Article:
Collagen vascular disease is an umbrella term for any one of the hundreds of autoimmune diseases that affect the soft or connective tissues of the body. Some of the better known collagen vascular diseases include ankylosing spondylitis, lupus, psoriasis, rheumatoid arthritis, scleroderma, psoriatic arthritis, and more. Pregnancies can be complicated by collagen vascular diseases, though some of the various types of the disease are known to cause more serious complications than others.

Rheumatoid arthritis patients, for example, usually experience remission during pregnancy and their pregnancies are typically normal and uneventful. Pregnant women with lupus, on the other hand, are susceptible to a host of dangerous complications during pregnancy. Other types of collagen vascular disease produce a range of potential complications somewhere between rheumatoid arthritis and lupus.

When complications due to collagen vascular disease occur during pregnancy, they can be a threat to the mother, the baby, or both. Maximizing positive outcomes for the mother and baby is the main goal of obstetricians and other specialists involved in managing these pregnancies. The biggest risks to fetuses in the womb are stunted growth, miscarriage, and premature birth. The biggest risks to mothers with high-risk collagen vascular diseases are gestational diabetes and preeclampsia. More rare complications for the mother include decreased lung capacity and blood clots.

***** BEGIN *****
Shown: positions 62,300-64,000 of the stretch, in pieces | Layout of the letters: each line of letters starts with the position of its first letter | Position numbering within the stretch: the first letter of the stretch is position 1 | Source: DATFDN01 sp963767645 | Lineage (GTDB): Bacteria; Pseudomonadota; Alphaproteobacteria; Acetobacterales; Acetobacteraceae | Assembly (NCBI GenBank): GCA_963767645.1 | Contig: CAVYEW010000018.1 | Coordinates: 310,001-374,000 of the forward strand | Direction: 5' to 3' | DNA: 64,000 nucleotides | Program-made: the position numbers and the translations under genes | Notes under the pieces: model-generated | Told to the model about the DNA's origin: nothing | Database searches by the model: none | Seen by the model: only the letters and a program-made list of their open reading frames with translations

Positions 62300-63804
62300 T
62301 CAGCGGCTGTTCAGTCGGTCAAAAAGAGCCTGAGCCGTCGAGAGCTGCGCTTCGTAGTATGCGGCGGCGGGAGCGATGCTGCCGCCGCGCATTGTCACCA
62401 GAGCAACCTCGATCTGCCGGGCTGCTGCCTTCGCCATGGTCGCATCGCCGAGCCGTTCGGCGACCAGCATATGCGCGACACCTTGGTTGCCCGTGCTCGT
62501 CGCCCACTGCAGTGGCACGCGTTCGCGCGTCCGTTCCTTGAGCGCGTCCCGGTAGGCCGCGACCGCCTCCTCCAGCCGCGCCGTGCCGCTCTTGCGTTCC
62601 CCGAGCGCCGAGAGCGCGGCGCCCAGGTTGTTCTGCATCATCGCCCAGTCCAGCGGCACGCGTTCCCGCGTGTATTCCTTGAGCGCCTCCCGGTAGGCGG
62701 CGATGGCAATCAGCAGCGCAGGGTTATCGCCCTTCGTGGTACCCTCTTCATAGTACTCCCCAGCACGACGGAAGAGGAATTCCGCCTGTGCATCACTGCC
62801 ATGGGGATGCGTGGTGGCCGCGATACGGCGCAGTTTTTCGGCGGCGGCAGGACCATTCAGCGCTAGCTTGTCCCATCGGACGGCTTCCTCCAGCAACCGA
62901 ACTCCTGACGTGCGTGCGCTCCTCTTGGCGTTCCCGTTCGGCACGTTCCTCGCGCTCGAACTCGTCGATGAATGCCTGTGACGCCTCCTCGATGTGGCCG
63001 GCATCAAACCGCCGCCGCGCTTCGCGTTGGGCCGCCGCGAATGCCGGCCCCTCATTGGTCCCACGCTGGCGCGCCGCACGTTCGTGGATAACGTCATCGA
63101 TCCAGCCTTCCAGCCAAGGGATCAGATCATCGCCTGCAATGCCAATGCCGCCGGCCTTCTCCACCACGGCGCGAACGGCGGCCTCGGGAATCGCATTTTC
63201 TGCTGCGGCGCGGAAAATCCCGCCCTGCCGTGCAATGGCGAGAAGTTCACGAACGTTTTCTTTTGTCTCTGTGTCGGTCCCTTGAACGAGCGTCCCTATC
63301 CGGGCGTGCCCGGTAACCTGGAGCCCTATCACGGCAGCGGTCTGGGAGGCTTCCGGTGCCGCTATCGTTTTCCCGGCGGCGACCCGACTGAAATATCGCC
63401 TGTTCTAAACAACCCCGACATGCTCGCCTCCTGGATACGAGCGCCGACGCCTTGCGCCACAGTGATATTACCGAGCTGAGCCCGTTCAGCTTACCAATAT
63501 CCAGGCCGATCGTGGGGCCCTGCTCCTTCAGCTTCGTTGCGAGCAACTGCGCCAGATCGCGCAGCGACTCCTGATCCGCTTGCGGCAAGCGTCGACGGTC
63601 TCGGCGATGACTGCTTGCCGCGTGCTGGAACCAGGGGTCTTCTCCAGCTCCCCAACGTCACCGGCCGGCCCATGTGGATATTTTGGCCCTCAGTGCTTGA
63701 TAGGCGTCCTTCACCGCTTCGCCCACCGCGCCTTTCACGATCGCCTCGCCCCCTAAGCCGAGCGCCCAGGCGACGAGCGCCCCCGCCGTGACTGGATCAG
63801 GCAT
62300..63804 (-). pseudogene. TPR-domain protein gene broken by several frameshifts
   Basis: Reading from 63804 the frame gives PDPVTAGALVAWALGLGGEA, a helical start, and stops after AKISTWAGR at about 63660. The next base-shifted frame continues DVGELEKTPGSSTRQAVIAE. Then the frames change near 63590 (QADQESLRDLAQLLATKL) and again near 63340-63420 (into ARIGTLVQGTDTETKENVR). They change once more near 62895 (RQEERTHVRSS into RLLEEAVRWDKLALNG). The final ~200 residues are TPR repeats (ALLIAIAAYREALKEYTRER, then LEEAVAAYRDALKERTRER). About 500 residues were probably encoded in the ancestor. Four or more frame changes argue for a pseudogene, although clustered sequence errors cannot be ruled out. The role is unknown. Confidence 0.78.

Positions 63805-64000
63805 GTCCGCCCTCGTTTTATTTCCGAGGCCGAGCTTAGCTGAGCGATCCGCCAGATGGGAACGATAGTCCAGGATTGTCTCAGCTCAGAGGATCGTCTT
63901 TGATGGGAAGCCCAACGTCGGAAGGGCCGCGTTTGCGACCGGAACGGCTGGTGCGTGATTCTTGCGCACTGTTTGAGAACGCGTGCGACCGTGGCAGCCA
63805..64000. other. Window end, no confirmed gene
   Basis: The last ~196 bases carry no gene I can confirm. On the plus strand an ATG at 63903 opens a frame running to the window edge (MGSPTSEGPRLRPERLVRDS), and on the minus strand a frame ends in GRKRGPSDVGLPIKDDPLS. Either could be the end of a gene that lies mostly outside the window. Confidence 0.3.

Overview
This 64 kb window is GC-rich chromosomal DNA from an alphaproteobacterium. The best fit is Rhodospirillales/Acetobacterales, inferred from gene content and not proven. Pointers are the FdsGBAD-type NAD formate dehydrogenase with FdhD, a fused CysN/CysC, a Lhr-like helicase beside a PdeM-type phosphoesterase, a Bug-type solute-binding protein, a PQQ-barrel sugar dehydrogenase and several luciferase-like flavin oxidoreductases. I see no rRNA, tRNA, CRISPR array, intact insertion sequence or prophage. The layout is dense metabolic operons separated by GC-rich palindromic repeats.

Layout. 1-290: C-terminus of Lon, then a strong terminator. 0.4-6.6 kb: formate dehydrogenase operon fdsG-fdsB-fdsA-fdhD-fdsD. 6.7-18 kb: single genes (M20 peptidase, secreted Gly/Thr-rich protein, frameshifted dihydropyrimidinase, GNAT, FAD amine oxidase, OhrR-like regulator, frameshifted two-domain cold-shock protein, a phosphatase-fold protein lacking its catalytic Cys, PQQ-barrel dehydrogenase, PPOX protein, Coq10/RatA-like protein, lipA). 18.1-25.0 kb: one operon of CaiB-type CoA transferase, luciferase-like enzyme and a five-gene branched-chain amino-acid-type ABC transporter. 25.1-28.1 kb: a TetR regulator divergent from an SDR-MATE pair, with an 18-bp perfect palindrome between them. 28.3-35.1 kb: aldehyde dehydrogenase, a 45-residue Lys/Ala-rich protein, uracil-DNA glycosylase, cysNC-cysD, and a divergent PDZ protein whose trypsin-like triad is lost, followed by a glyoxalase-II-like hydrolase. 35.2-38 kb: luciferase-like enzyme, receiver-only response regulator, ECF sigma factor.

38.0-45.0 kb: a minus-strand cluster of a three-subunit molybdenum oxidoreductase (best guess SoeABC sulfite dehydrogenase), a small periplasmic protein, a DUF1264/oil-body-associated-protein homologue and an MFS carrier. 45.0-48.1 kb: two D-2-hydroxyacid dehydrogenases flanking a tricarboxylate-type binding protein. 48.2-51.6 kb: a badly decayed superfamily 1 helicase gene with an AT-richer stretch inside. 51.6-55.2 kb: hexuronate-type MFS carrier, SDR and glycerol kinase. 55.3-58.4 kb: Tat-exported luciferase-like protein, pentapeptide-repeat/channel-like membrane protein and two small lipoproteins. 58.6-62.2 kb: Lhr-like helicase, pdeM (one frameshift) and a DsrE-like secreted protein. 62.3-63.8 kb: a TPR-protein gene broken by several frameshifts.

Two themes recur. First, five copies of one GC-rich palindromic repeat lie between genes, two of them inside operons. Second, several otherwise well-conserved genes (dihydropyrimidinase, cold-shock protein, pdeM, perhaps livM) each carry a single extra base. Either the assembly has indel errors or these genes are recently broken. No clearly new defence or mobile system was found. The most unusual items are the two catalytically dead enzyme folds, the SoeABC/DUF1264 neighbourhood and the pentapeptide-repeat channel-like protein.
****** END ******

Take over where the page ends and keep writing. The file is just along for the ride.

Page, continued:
Getting control of the disease activity and remaining symptom-free for six months before conception is often recommended. When this is not possible, management of symptoms is usually accomplished through the use of prednisone during the pregnancy. If prednisone is given throughout the pregnancy, then additional large doses must be given during delivery to compensate for adrenal insufficiency that might have developed due to long-term prednisone use.

The growth and development of the baby must be carefully monitored throughout the pregnancy to avoid fetal complications. Viability is the main concern during the first trimester. When the baby makes it to the second trimester, it is considered viable, and monitoring should take place every two to four weeks. This ensures good fetal health throughout the pregnancy. It also gives doctors a chance to notice and treat any potential complications in both the fetus and the mother with collagen vascular disease before they become problems that could be life-threatening to either one.


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